Ageism grows as “youth is wasted on the young”

Today (Friday 12 August) is International Youth Day and the theme this year is ‘Intergenerational Solidarity: Creating a world for all ages.’

Senior Lecturer in Social Care Jodie Low is passionate about understanding and supporting young people. Here, she blogs about ‘inverse ageism’ in our society and the difficulties younger people face.

Did you flinch when you read the title of this blog?

Ageism is so widespread that we do not recognise the “detrimental effect on our dignity and rights”. We accept and allow negativity and blame regardless of any evidence.

As a Youth Worker this week our team have dealt with reports including “a group anti-social young people causing chaos and fear in the square” – which was actually seven young people sitting on the grass creating a radio show with two youth workers. “A room trashed because it’s the type of thing only young people would do” – in a building the youth group do not have a key to.

This type of aggression on the part of adults is clearly acceptable and openly unchallenged by adults. Who can young people trust to support them?

Young people in every era have experienced discrimination connected with their age. They deal with stereotypes of being mad, bad and out of control. Expectations are that they ‘grow up’ ‘take responsibility’ and behave in a way of a younger, or smaller version of adults. They are criticised for the decisions they make, the relationships they have and often simply being together in a park.

When we consider the common phrase ‘Youth is wasted on the young’ it illustrates the challenges our adult society puts in front of them. Primarily, we are disrespecting the choices and journeys they take by judging these as wasted opportunities.

Personally, I think there is envy of the energy and freedom young people naturally have and that this phrase maybe should be “why did I waste my youth?”. Owning the ageism we hold is a step towards enabling a kinder and healthier community.

What we commonly miss is the lack of comparative opportunity young people have to the adult generations around them. As adults we have created the societies and communities that young people live. We expect them to socialise in a pro social way meaning quietly, not drawing attention to themselves, not interrupting the adults in the same spaces. Young people have very few meeting spaces which are pro social, the cinema, leisure centres or fast food spaces. These all cost money and are time limited; therefore they need money or work to fund these.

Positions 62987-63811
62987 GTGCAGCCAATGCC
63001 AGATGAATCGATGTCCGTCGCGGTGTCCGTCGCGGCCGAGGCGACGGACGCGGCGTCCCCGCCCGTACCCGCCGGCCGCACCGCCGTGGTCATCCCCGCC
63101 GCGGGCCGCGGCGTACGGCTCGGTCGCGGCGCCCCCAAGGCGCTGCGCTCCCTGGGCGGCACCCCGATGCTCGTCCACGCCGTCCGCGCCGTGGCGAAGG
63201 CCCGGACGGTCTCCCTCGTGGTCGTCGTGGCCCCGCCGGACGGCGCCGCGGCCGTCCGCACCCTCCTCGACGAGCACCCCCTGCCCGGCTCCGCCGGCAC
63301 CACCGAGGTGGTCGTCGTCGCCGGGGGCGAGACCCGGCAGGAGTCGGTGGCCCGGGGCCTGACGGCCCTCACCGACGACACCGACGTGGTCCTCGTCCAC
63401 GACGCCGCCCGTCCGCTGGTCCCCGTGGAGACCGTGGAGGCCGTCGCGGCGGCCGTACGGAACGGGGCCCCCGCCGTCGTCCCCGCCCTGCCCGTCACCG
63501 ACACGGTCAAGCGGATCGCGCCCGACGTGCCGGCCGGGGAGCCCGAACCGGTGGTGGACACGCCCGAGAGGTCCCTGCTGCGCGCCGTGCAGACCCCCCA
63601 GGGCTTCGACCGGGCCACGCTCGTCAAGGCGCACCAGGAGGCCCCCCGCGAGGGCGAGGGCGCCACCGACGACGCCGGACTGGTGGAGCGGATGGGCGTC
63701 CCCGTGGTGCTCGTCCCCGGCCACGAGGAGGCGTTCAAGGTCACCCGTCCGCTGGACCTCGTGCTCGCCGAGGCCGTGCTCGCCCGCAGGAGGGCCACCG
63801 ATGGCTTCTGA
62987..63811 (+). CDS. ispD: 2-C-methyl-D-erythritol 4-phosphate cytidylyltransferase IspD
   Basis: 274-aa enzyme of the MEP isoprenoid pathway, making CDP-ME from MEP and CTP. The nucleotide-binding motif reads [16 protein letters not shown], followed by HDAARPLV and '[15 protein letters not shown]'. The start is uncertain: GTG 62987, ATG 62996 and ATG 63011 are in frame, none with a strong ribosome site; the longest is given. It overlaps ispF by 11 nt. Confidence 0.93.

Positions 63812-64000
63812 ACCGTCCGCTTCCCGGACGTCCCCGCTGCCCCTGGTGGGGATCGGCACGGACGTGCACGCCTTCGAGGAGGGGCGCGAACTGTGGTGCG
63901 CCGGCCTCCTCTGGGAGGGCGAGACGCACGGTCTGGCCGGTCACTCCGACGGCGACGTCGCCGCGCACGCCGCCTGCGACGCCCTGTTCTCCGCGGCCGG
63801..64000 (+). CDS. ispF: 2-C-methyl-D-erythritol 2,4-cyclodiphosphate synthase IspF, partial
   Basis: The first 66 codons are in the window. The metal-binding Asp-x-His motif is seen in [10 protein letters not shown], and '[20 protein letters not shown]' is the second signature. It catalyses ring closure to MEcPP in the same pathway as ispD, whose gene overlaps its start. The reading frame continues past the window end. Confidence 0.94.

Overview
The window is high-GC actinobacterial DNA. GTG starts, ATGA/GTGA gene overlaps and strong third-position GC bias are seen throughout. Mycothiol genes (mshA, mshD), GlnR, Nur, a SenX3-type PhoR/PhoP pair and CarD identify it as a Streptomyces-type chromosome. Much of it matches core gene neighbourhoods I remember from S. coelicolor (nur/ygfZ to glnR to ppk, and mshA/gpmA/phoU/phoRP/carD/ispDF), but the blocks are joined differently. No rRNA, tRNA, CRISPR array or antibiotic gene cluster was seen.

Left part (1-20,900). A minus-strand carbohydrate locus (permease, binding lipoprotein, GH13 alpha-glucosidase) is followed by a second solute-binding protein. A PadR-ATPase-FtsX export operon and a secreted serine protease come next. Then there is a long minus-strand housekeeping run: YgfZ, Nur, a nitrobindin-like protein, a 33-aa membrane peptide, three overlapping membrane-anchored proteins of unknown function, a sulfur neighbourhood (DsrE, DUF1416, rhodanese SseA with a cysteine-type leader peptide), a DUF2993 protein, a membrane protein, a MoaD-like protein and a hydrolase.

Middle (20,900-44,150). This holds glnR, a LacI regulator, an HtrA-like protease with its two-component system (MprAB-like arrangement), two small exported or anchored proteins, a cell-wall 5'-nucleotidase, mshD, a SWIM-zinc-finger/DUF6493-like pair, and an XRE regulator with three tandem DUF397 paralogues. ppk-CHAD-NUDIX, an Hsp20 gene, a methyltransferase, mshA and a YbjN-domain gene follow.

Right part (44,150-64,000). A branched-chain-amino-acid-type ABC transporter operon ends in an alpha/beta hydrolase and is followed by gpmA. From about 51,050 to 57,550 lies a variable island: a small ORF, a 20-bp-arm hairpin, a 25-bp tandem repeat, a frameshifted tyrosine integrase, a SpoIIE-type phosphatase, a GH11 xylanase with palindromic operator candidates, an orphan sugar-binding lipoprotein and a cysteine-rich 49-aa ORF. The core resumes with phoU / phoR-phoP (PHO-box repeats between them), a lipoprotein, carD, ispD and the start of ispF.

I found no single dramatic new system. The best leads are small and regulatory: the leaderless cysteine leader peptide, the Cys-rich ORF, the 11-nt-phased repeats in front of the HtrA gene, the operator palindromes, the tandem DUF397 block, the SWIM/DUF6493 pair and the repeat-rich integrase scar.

The UN Global Report on Ageism highlights the disadvantages young people face in the workplace with schemes such as internships which enables lower pay and employment rights as we discriminate through promoting that young people should see this as opportunity as they are young.

When facilitating safety mapping with 11 year-olds recently there was frequent reference to fear of being kidnapped, being bullied or beaten up and the risky, drunk adults in their community. When communicating this back to strategic leads these points were met with the assumption that there is too much violence on social media. The adults had clearly missed that these are the experiences of 11 year-olds with real incidents in their own community.

When asked for top tips on we can support young people more effectively they asked for:

  • ‘Don’t have favourites’
  • ‘Don’t take your bad mood out on us’.
  • Be a role model for your own aims ‘don’t talk about (things like) body image in a bad way, mainly about weight’.’Encourage children; they can easily be disappointed’.

Such basic tips highlight their experiences of adults.

At University of Northampton our programmes enable students to understand the level of ageism along with other ways our social development creates adversity for young people.

Our undergraduate programmes in Childhood and Youth and Social Care and Community Practice enable students to understand the life course and how society develops to reinforce ageism. Students learn how ageism manifests through education, social care and health workplaces and our students are prepared to tackle this.

Our MA in Youth & Community Leadership develops professionally recognised activists to enable collective action with young people, their peers and communities to lead a kinder, inclusive society respecting young people for the strengths and potential for our future.

 

 

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